Regarding “‘Killer’ Show at Forum” [April 22]: I saw the Doors at the Santa Monica Civic Auditorium at about the same time. Jerry Lee Lewis opened for them on that night also. Similarly, he was booed off stage. His parting words to the audience that night were “Y’all can have a heart attack!” Jerry didn’t deserve that kind of treatment. He was doing what he was good at.
I don’t know if Jerry Lee did more than one set with the Doors, but I was there that night and it went down a little different than described. The crowd did not want to hear him, see him, and the clamor got louder. I am sure the response shortened his set.
When he left, I recall he said, “I hope you all have heart attacks.” Morrison defended him, his importance, but I don’t think most of the crowd, the overwhelming majority of the crowd, cared.
I was at that concert and 16 years old. Not only was I at the concert but I watched Jerry Lee Lewis perform his set from in a Forum tunnel with Jim Morrison standing about 5 feet away. What I remember most about that night was that Morrison was totally into Jerry Lee Lewis. He clapped and whistled the whole time. What is interesting to me looking back was Morrison’s appreciation of another great talent.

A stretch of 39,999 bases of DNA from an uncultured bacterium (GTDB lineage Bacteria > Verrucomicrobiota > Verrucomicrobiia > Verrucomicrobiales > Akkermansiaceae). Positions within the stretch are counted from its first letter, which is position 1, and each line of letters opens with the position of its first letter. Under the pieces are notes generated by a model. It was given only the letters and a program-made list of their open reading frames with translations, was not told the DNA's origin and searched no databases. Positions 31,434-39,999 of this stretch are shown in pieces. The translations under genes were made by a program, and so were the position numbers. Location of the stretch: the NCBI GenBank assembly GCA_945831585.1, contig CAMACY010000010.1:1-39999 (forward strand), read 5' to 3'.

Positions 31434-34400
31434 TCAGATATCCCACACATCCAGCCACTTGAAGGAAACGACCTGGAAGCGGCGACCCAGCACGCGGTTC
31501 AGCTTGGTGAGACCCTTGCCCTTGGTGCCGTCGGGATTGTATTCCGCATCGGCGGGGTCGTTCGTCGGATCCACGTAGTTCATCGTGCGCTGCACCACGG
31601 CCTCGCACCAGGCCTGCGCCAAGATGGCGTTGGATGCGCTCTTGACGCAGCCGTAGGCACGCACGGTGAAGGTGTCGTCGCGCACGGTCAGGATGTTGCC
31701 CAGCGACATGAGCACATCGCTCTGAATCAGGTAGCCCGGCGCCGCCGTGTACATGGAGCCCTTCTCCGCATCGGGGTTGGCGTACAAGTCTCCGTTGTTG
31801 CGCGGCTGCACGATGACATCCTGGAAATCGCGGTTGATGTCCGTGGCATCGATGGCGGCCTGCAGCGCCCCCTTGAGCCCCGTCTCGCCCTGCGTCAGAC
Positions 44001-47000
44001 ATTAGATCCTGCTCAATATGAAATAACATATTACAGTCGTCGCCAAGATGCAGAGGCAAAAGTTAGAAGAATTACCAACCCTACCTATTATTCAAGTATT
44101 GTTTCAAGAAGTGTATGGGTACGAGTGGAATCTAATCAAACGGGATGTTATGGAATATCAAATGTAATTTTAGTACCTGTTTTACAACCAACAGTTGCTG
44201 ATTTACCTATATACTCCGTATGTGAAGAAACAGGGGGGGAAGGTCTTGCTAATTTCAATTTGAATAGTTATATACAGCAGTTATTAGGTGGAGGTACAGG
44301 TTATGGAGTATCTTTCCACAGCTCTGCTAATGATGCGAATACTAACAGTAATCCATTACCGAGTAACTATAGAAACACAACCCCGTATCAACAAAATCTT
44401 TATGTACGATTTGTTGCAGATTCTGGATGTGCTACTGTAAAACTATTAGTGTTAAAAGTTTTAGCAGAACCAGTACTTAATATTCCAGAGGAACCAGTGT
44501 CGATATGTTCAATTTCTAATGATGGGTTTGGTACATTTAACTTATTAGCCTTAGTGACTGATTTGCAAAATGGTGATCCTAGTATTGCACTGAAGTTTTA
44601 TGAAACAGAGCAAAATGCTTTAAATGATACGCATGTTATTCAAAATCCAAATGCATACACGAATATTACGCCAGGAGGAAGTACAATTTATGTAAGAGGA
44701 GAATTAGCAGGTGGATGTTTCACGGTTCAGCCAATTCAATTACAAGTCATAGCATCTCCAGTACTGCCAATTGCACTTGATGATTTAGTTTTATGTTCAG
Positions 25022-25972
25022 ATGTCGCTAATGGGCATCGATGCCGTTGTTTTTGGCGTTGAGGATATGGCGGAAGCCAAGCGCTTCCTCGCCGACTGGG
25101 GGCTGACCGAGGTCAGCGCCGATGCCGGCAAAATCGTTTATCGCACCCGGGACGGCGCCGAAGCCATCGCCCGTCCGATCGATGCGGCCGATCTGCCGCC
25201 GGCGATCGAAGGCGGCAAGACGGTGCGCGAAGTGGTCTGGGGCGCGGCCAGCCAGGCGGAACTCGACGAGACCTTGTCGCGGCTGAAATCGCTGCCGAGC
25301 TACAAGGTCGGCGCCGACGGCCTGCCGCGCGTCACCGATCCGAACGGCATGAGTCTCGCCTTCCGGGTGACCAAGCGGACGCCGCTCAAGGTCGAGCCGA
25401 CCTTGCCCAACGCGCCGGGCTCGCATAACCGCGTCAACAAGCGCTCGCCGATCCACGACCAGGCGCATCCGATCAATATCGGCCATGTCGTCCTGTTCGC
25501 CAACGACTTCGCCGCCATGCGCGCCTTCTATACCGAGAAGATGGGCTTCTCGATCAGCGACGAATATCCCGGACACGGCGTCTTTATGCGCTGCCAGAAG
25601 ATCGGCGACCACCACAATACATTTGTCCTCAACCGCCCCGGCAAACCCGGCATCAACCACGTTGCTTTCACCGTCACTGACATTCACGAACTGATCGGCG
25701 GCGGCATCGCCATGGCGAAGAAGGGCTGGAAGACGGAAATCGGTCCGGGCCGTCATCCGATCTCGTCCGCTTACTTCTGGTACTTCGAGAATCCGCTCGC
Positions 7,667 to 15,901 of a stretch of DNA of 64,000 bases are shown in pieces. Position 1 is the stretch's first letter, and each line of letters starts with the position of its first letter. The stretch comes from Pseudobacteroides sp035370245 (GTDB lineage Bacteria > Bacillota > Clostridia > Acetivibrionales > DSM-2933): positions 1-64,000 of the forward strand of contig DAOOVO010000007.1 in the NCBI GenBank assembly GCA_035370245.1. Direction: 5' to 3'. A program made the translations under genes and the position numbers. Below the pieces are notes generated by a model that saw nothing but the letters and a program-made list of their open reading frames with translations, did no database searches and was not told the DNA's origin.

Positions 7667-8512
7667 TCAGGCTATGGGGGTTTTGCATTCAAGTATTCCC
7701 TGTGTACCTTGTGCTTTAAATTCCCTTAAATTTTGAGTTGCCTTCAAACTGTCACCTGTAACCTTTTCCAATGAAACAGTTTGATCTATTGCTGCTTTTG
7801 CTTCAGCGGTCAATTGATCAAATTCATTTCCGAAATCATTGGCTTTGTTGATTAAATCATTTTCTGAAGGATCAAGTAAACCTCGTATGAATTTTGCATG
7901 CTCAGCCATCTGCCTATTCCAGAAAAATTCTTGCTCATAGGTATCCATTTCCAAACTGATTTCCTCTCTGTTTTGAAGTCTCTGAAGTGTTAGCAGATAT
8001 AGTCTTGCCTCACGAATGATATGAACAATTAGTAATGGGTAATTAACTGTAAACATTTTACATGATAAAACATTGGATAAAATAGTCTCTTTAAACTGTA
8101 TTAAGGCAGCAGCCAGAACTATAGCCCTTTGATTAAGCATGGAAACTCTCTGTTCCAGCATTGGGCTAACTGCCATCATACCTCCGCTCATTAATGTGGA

Remember the movies of 1968
I enjoyed Kenneth Turan’s overview of the films of 1968 [“So Much to Watch,” April 22]. In some ways it was the last full year of the “old Hollywood” as it had existed for 45 years to that point. 1968 was the turning point. And that it would go out with such progressive studio-backed projects as Kubrick’s “2001: A Space Odyssey”; the Beatles’ “Yellow Submarine”; John Cassevetes’ “Faces”; and even Bob Rafelson’s directorial debut “Head” (the now cult-classic Monkees movie co-written by Jack Nicholson), shows what a remarkable time it was — and how much things have changed.
Playing taps for R. Lee Ermey
In the R. Lee Ermey obituary [April 20], how could you maggots have failed to mention his role in “Saving Silverman,” in which he ably mixed it up with some of the best young comic actors in Hollywood? Now, drop and give me 20!
More drama at movie academy